As always, I think it is good practice to share what I am doing. Here are two ‘expressions of interest’ we made today for the HEA’s Small Education for Sustainable Development Interdisciplinary Grants.
UPDATE: Neither submissions were accepted. We were told that #1 was ‘not deemed transferable enough’ and that #2 was ‘not pedagogical enough’.
1. We scream. In and against the notion of sustainability
In the beginning is the scream. We scream. … This is our starting point: rejection of a world that we feel to be wrong, negation of a world we feel to be negative. This is what we must cling to. (Holloway, 2002)
We propose to develop a course module that attempts to articulate Holloway’s notion of ‘the scream’ in student-academics and develop both a theoretical and practical framework for negativity that recognizes the unsustainability of our lives and leads to a negation of unsustainability that informs direct action. The proposed module would be research-engaged, scaffolded by the ‘pedagogy of excess’ (Neary & Hagyard 2010).
The pedagogy of excess involves a critique not only of the politics of consumption but the politics of production whereby student-academics recognize that the principle of capitalist excess is not adequate for the sustainability of human life. Informed by the history of struggle inside and outside of the academy, students as producers move beyond their anticipated experience of university education, exceeding their expectations about the potentials and possibilities of student life. (Neary & Winn 2009)
A curriculum for a pedagogy of excess engages participants with multiple critical discourses across disciplines and proposes research projects that, for example, establish new indices of well-being beyond monetary measures; new capacities for democratic planning afforded by technology and systems of allocation outside of wage-labour, which enrich a critical, political economy with ecological knowledge adequate to the scope of what a progressive and sustainable humanity might become (Dyer-Witheford 2005, 90-91).
Dyer-Witheford, N. (2005) Cognitive Capitalism and the Contested Campus, European Journal of Higher Arts Education, 2.
Holloway, John (2002) Change the World Without Taking Power: The Meaning of Revolution Today. London, Pluto Press
Neary, Mike and Winn, Joss (2009) The student as producer: reinventing the student experience in higher education. In: The future of higher education: policy, pedagogy and the student experience. London, Continuum, pp. 192-210.
Neary, Mike and Hagyard, Andy (In Press, 2010) Pedagogy of Excess: an alternative political economy of student life. In: The Marketisation of Higher Education: The Student as Consumer. Eds. Mike Molesworth, Lizzie Nixon, Richard Scullion. London, Routledge
Joss Winn, Mike Neary (NTF), Richard Hall (NTF)
2. The student as producer and the development of a ‘mass intellectuality in commons’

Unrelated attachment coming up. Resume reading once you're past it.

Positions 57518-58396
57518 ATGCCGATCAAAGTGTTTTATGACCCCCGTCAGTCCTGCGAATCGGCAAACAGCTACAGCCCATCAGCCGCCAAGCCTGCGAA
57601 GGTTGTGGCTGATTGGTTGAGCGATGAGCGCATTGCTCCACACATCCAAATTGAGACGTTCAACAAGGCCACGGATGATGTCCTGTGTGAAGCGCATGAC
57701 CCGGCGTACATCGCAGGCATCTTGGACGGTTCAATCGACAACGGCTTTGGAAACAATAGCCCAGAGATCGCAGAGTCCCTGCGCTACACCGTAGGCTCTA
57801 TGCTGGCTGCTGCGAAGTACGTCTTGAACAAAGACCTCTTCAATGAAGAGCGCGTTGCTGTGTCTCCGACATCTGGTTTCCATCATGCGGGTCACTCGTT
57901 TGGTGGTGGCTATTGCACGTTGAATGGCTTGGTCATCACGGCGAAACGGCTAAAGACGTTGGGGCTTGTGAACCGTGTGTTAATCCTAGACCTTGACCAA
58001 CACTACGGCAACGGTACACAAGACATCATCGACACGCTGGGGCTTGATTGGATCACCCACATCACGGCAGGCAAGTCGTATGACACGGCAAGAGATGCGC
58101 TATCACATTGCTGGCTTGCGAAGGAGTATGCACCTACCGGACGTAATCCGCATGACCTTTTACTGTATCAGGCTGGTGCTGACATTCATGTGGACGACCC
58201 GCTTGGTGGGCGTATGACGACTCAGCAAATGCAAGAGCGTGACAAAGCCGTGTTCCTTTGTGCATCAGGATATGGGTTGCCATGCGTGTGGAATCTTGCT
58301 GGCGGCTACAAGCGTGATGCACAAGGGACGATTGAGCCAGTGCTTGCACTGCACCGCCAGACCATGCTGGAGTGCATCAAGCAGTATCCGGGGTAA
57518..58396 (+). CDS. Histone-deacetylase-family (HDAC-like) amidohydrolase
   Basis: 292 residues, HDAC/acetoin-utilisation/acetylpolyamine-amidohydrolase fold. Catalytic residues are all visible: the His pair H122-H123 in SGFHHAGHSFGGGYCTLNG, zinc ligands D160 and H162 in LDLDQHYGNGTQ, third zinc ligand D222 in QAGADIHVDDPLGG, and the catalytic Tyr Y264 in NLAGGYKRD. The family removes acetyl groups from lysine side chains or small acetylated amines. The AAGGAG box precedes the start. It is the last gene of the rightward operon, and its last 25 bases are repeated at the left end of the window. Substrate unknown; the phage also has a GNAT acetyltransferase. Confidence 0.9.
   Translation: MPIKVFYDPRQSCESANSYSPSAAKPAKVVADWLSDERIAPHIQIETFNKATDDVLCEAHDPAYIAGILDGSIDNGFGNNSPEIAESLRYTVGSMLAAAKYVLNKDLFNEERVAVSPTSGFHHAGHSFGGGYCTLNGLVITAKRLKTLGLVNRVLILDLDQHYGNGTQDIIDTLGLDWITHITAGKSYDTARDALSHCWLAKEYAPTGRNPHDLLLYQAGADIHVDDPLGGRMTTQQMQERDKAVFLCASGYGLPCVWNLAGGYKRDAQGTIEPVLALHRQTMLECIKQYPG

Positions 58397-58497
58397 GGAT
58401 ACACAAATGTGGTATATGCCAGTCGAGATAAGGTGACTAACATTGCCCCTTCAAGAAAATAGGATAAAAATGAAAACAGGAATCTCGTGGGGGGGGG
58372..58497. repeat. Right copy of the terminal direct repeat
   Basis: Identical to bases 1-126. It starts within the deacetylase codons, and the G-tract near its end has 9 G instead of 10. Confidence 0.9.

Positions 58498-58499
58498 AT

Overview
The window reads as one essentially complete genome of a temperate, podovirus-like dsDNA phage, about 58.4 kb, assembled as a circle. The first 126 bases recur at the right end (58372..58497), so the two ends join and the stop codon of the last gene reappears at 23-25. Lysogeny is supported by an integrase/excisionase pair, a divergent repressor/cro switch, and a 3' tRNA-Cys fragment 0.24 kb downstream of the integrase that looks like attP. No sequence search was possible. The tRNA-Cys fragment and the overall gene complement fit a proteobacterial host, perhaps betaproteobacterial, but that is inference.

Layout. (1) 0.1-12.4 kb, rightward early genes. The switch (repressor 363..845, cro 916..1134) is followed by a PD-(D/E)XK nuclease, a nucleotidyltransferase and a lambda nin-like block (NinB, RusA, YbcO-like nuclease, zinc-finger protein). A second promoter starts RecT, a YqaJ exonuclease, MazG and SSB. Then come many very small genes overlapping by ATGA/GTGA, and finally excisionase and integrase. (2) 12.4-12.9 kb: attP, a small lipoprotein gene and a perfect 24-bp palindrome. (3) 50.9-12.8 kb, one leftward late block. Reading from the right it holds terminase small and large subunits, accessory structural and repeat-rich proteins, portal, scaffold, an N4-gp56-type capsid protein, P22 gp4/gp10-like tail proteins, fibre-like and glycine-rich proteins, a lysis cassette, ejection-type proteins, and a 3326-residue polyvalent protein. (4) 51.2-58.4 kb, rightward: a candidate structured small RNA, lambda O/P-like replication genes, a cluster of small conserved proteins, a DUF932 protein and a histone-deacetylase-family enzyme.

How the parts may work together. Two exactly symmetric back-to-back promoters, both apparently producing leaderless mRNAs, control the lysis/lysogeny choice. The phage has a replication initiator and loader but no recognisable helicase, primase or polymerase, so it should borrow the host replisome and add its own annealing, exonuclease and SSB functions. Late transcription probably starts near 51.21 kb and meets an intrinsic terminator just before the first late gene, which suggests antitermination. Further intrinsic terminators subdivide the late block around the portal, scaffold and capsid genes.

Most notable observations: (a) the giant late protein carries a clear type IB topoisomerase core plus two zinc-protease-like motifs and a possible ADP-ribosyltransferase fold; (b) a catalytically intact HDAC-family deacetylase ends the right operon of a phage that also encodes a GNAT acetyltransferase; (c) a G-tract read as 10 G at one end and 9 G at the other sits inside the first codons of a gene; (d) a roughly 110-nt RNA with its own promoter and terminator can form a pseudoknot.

In an environment where knowledge is free, the roles of the educator and the institution necessarily change. The educator is no longer a delivery vehicle and the institution becomes a landscape for the production and construction of a mass intellect in commons. (Neary and Winn, 2009)
This project asks, “How can we live in and against an unsustainable world? How can student-academics act against that which they know is not sustainable?”
We propose that universities and the nature of academic work are ecologically unsustainable and that a critique of the social relations of capitalist production is central to understanding the notion of ‘sustainability’ and living sustainably. This project will propose methods and tools for remodeling the idea of a student, from consumer to producer, undermining the organising principle, (i.e. private property and wage labour), through which academic knowledge is currently being produced.
An exemplar alternative organising principle is already proliferating in universities in the form of open, networked collaborative initiatives, which at their most radical, attempt to ensure the free and creative use of research materials. Initiatives such as Open Access are attempts by academics and others to lever the Internet to ensure that research output is free to use, re-use and distribute without legal, social or technological restriction.
By participating in such subversive movements, the student-academic becomes a critical, socially and environmentally active individual, who works against the “systematic conversion of intellectual activity into intellectual capital and, hence, intellectual property” (Noble 1998), acting within yet against an unsustainable world.
Neary, Mike and Winn, Joss (2009) The student as producer: reinventing the student experience in higher education. In: The future of higher education: policy, pedagogy and the student experience. Continuum, London, pp. 192-210. ISBN 1847064728
Noble, David F. (1998) Digital diploma mills: The automation of higher education. First Monday [Online], Volume 3 Number 1 (5 January 1998)
Joss Winn, Mike Neary (NTF), Richard Hall (NTF)